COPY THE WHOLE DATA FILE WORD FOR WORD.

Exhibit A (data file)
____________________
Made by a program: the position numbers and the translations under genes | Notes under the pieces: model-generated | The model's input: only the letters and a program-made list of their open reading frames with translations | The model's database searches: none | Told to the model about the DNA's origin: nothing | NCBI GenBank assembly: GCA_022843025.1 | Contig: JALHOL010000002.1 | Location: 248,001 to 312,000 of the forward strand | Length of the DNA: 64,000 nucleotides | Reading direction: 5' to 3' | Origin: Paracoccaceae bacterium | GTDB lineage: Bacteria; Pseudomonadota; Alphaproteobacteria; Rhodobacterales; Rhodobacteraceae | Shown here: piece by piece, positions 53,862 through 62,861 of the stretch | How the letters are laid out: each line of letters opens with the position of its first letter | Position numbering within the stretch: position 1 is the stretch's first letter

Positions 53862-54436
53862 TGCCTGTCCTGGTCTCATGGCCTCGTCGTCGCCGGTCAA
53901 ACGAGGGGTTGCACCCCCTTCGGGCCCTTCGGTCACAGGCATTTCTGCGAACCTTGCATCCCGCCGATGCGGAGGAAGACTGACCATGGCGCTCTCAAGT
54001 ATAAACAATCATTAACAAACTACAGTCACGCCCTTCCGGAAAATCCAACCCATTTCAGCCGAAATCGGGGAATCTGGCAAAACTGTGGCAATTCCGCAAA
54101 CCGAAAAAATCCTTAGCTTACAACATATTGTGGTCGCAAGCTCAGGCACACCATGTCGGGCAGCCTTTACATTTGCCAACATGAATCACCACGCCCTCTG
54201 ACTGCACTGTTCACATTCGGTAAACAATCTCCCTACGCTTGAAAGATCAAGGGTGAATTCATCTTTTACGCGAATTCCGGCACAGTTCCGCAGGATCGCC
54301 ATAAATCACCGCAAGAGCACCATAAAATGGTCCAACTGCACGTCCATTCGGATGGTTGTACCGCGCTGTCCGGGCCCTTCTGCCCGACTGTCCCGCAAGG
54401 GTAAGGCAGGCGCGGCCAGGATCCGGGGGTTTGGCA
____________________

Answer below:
Made by a program: the position numbers and the translations under genes | Notes under the pieces: model-generated | The model's input: only the letters and a program-made list of their open reading frames with translations | The model's database searches: none | Told to the model about the DNA's origin: nothing | NCBI GenBank assembly: GCA_022843025.1 | Contig: JALHOL010000002.1 | Location: 248,001 to 312,000 of the forward strand | Length of the DNA: 64,000 nucleotides | Reading direction: 5' to 3' | Origin: Paracoccaceae bacterium | GTDB lineage: Bacteria; Pseudomonadota; Alphaproteobacteria; Rhodobacterales; Rhodobacteraceae | Shown here: piece by piece, positions 53,862 through 62,861 of the stretch | How the letters are laid out: each line of letters opens with the position of its first letter | Position numbering within the stretch: position 1 is the stretch's first letter

Positions 53862-54436
53862 TGCCTGTCCTGGTCTCATGGCCTCGTCGTCGCCGGTCAA
53901 ACGAGGGGTTGCACCCCCTTCGGGCCCTTCGGTCACAGGCATTTCTGCGAACCTTGCATCCCGCCGATGCGGAGGAAGACTGACCATGGCGCTCTCAAGT
54001 ATAAACAATCATTAACAAACTACAGTCACGCCCTTCCGGAAAATCCAACCCATTTCAGCCGAAATCGGGGAATCTGGCAAAACTGTGGCAATTCCGCAAA
54101 CCGAAAAAATCCTTAGCTTACAACATATTGTGGTCGCAAGCTCAGGCACACCATGTCGGGCAGCCTTTACATTTGCCAACATGAATCACCACGCCCTCTG
54201 ACTGCACTGTTCACATTCGGTAAACAATCTCCCTACGCTTGAAAGATCAAGGGTGAATTCATCTTTTACGCGAATTCCGGCACAGTTCCGCAGGATCGCC
54301 ATAAATCACCGCAAGAGCACCATAAAATGGTCCAACTGCACGTCCATTCGGATGGTTGTACCGCGCTGTCCGGGCCCTTCTGCCCGACTGTCCCGCAAGG
54401 GTAAGGCAGGCGCGGCCAGGATCCGGGGGTTTGGCA